Page 3459 - Week 11 - Wednesday, 23 September 2015

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the market of families that want to build and industry to give them confidence and a pipeline of work. And Mr Rattenbury has the hide to say, “They should buy a bigger block of land.” If you show them a way to afford it and you can show them a way to make the payments to afford that bigger block of land that you preach they should be buying, I am all ears, and so are all those homebuyers out there in the community, Mr Rattenbury.

It is about time we genuinely considered the impact these changes have—not in theory but in actual built form, when they are implemented out in the suburbs, on the homes in the greenfield developments and in our established suburbs—on the rights and abilities of home owners in this territory—the ratepayers, the people that pay our salaries—to fulfil their dreams of building and acquiring the homes they so truly deserve.

MR COE (Ginninderra) (5.41): The arrogance of those opposite is truly worrying. I believe Mr Gentleman knows these rules are a failure and not working, but he is stubbornly going ahead with them. Then you have Mr Rattenbury who knows about all these consequences and these failures, but he is happy for that to be the case. One is too stubborn to do anything about it and the other is revelling in the consequences of this failed policy.

Mr Rattenbury came into this place and said architects need to put more thought into design. That is what he said. Builders and architects need to put more thought into the design of houses in Canberra. Mr Rattenbury often has a go at other people in this place for being bush lawyers or bush engineers. Mr Rattenbury is apparently an architect now and is telling the architecture profession in Canberra that they need to put more thought into the design of houses in the ACT. What the people of the ACT need is for Mr Rattenbury and Mr Gentleman and those opposite to come to the realisation that their solar access rules have failed.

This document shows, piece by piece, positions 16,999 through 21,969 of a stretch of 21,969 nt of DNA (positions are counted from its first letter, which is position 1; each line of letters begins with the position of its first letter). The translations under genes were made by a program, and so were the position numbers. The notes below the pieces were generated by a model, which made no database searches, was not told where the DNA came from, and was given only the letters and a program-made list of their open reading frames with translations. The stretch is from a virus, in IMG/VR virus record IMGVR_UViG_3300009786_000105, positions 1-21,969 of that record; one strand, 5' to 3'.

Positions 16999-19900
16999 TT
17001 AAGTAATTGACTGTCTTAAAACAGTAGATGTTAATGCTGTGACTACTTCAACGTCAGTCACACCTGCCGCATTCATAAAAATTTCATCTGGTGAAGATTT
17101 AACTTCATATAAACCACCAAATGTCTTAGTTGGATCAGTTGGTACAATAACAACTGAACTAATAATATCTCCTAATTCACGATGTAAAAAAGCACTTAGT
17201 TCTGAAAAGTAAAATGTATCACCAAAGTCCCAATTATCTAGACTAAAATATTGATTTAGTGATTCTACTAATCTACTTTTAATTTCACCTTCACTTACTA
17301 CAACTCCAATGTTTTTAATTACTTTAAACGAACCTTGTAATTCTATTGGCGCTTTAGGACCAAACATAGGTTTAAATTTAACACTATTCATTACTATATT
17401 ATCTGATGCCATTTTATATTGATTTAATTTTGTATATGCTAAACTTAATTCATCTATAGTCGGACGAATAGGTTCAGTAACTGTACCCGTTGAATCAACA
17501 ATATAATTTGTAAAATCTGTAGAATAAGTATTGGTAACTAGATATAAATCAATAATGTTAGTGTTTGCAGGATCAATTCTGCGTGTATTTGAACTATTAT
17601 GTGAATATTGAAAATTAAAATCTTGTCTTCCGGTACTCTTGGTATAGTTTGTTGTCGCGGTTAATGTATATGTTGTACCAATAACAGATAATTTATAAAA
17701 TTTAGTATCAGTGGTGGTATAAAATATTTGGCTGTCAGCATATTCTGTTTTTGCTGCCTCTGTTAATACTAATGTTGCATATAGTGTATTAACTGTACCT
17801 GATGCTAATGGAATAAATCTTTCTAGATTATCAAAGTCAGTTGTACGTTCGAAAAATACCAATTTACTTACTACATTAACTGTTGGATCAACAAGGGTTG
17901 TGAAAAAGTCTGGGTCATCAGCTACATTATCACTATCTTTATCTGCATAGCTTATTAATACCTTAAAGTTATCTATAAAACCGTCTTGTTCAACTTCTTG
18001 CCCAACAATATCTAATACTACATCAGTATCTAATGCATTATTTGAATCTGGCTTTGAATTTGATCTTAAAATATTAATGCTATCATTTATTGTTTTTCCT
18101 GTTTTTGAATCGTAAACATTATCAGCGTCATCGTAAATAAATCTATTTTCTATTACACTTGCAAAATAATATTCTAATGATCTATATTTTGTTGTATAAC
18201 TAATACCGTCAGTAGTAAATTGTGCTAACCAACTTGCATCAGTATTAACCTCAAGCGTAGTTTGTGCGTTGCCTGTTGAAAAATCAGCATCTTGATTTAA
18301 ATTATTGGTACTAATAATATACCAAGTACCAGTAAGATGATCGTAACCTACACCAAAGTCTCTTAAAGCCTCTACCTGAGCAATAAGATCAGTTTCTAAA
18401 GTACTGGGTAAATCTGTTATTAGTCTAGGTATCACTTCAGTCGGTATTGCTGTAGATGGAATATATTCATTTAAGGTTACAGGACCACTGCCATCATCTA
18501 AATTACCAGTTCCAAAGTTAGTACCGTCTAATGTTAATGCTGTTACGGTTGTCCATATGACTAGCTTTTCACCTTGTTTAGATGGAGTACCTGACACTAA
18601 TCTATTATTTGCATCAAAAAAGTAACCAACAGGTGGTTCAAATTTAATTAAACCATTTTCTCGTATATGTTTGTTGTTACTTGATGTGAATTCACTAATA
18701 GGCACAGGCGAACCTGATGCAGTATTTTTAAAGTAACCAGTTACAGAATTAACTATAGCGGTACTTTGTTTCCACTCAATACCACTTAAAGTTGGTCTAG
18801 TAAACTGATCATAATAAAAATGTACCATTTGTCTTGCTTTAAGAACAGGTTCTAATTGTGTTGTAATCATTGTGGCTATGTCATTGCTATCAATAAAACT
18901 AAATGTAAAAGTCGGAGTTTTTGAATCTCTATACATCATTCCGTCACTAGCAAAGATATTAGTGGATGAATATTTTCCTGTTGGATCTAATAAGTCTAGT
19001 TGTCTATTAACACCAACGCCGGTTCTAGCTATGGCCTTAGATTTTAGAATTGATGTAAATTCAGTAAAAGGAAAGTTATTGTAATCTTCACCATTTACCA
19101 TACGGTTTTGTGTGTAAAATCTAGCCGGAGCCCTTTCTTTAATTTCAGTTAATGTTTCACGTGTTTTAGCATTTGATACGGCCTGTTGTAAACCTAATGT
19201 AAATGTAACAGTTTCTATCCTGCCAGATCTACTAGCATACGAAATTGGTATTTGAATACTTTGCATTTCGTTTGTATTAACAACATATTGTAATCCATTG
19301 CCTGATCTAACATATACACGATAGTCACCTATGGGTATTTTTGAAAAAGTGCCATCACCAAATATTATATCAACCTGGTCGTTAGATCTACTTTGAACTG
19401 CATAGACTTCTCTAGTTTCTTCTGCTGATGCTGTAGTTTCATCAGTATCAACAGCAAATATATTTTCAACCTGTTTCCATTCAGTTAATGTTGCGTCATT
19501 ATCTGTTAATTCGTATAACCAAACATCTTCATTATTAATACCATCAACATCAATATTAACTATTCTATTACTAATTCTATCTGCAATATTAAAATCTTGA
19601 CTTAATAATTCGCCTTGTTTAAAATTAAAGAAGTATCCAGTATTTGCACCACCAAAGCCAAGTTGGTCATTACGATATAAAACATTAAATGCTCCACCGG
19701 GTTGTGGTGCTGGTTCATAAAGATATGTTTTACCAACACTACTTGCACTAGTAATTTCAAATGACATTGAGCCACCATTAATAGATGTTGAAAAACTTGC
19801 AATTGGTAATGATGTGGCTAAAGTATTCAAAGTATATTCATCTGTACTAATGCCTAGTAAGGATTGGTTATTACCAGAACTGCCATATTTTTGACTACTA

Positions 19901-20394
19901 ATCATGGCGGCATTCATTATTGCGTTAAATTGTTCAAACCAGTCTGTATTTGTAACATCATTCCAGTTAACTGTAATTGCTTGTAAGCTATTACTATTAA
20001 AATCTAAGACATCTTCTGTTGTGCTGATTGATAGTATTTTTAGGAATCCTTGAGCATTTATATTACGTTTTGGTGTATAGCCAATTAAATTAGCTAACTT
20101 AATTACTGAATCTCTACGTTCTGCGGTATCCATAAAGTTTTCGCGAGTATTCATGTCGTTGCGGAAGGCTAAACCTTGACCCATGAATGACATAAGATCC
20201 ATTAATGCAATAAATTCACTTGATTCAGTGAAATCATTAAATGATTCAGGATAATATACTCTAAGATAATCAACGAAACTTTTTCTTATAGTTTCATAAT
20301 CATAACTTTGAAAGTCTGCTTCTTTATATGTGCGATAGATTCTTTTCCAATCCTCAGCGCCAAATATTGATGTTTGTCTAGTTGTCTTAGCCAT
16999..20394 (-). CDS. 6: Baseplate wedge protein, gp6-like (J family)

The estate plan of Moncrieff is this government’s legacy and Mr Rattenbury’s legacy in this place. For decades Mr Rattenbury can drive around Moncrieff and see all the houses there that face east and west or have double garages facing north and that is it. That will be his legacy. That will be the Labor legacy. It will be a solar-inefficient suburb five kilometres away from the nearest tram stop with people that may well struggle to ever get any reasonable energy efficiency.

It is all very well for Mr Rattenbury to come in here and preach about solar access, better architects and the like, but the fact is that, under his watch, we have seen a huge amount of greenfield development in the ACT. He has been a part of a cabinet that has seen a remarkable amount of greenfield development in the ACT, none of which is within walking distance of a proposed tram stop: none of it. We do not have a problem with greenfield development; we think suburbia is a good thing. We think a lot of people like living in suburbs and living on a large block. But, unfortunately, due to this government’s poor solar access rules, you get the worst of both worlds—you get solar inefficient homes and you get small blocks. There is nothing satisfying about that.

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